The Pac-12 basketball conference schedule opens this week with no clear favorite, no signature victories and a nonconference resume that should be burned rather than submitted to the NCAA tournament selection committee.
Call it a severe case of growing pains.
The loss of NBA early entrants Derrick Williams, Isaiah Thomas, Klay Thompson and Nikola Vucevic, among others, all but guaranteed that the first year of the expanded conference would be a difficult one. Only two of the 10 members of the 2011 all-conference team returned, and one of those - UCLA forward Reeves Nelson - did not last through the first semester before he was booted off the team for insubordination.
No incarnation of the league has struggled this mightily before conference play in a long time, maybe ever.
The Pac-12 is 0-12 against ranked teams, coming closest to a victory when Arizona took then-No. 12 Florida into overtime before falling 78-72 in Gainesville on Dec. 7. Washington, Stanford and Oregon State played ranked teams into the final minute, and that is something.
But whereas USC used resume-padding victories against Texas and Tennessee to earn the Pac-10's fourth berth in the NCAA tournament last year (behind Washington, Arizona and UCLA), the league has no compelling victories this year.
The Pac-12 is not a one-bid league, but it is hard to prove that by early results. The league could have made a late push last week, but Kansas beat USC and UNLV beat California, the final games against ranked teams until one of the Pac-12's own breaks through.
One simulated RPI, a metric used by the NCAA selection committee to cull the at-large field, has Arizona as the top-ranked Pac-12 school, at No. 55. California is next, at 66, with Colorado third, at 87. Stanford and Oregon State, both 10-2 as conference play begins, were ranked No. 99 and No. 121, respectively, because of schedules that were not overly taxing.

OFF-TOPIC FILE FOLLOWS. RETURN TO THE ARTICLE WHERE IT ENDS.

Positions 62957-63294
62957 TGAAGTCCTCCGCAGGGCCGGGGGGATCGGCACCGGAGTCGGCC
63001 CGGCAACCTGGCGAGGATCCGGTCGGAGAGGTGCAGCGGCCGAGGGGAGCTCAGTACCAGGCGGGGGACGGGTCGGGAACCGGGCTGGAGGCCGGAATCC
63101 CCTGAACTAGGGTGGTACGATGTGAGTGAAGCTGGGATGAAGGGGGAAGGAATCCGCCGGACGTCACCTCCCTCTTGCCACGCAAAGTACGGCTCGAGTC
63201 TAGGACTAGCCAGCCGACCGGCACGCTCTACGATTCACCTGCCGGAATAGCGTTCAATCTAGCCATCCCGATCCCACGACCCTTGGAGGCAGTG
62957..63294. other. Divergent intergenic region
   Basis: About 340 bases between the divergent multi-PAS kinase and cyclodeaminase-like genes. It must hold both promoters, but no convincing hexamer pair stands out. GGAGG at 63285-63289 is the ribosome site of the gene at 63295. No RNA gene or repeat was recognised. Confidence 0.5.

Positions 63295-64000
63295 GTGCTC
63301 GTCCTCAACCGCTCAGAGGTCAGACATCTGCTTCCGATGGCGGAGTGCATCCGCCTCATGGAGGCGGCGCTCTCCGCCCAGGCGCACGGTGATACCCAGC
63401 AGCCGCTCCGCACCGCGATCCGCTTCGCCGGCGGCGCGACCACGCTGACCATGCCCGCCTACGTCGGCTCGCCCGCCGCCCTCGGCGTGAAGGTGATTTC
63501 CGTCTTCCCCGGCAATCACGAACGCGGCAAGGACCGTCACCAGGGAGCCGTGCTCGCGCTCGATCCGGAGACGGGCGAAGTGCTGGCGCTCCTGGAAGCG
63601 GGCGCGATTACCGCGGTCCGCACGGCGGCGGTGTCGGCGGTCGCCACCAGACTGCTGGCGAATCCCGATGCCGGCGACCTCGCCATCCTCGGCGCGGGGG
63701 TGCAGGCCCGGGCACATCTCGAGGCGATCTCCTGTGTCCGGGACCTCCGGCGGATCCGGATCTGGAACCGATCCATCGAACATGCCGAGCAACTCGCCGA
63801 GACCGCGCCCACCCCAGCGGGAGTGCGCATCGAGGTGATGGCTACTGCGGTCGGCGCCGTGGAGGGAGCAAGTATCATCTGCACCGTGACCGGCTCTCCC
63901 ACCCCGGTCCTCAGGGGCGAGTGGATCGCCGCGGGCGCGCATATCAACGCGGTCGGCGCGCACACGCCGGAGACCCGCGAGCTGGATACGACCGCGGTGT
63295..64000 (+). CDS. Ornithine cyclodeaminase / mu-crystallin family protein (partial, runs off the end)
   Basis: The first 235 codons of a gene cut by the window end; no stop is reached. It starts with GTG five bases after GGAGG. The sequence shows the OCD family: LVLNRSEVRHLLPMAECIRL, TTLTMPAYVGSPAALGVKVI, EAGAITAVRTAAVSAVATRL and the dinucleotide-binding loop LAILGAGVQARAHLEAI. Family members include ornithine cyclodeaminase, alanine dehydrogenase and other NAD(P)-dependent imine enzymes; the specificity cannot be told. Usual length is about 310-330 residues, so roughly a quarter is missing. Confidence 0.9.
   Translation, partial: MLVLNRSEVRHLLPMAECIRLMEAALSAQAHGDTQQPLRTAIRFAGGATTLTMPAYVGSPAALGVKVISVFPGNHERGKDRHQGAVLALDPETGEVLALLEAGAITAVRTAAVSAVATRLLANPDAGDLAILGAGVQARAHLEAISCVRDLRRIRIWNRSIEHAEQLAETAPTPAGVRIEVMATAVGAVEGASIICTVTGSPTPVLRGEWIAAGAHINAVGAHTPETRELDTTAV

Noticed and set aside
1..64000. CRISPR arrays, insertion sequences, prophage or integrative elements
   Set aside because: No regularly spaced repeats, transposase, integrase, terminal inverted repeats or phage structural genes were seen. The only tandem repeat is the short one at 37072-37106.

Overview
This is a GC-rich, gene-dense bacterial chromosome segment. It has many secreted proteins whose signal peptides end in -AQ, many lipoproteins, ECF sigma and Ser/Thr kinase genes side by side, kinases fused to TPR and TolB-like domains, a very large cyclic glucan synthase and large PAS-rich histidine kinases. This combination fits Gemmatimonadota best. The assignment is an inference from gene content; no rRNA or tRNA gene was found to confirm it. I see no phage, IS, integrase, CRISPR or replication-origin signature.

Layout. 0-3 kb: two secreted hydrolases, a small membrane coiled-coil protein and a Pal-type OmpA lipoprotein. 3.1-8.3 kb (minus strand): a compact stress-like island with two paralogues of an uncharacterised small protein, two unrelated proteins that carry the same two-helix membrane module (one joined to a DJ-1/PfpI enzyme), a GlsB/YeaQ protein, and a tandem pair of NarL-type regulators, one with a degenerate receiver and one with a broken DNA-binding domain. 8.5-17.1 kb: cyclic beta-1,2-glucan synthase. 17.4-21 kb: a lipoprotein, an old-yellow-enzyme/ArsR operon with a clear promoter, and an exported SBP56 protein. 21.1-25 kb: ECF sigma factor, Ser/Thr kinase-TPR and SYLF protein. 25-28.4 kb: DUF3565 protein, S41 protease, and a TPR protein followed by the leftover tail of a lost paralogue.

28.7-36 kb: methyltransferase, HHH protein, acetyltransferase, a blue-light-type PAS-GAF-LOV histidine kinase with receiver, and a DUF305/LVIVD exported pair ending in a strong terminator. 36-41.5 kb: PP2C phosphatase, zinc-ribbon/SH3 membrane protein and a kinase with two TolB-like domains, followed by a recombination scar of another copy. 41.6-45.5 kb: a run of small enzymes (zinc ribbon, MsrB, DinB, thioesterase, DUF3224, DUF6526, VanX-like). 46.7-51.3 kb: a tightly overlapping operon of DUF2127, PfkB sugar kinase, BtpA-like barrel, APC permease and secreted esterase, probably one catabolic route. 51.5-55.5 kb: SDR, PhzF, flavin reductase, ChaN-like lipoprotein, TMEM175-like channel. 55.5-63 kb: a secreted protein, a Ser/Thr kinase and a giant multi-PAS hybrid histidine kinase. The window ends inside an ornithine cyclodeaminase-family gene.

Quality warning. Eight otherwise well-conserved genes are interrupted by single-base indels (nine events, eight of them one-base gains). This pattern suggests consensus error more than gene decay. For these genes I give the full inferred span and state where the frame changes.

The preseason media pick to win the conference, UCLA is a mess. Nelson was benched early in the season and finally removed from the team for a seeming lack of interest. The Bruins, already without early NBA entrants Malcolm Lee and Tyler Honeycutt, have regrouped, but they seem a long way from a title contender.
Arizona, Washington and California enter conference play as the top contenders, their records tempered by stiff-ish early season schedules. The Oregon schools and Stanford could surprise.
HITS AND MISSES
The Pac-12 is not playing a full round-robin schedule this season, instead sticking to its traditional 18-game format. The format is good for some, bad for others.
• California and Stanford seem to have the best of it, missing road games against Arizona and home games against Washington.
• The Oregon schools also came out well. They do not travel to Los Angeles and play Arizona only once (in Tucson).
• Washington does not play the Bay Area schools on the road, a plus, but misses home games against second-division teams Colorado and Utah.
• The Los Angeles schools have the worst of it. They miss road games at Colorado and Utah, two of the weakest teams in the league, and do not play the Oregon schools at home. UCLA and USC would probably be favored in all four.
The complete breakdown of "misses":
• Arizona and Arizona State: California and Stanford (home); Oregon and Oregon State (road).
• California and Stanford: Washington and Washington State (home); Arizona and Arizona State (road).
• Colorado and Utah: UCLA and USC (home); Washington and Washington State (road).
• Oregon and Oregon State: Arizona and Arizona State (home); UCLA and USC (road).
• USC and UCLA: Oregon and Oregon State (home); Colorado and Utah (road).
• Washington and Washington State: Utah and Colorado (home); California and Stanford (road).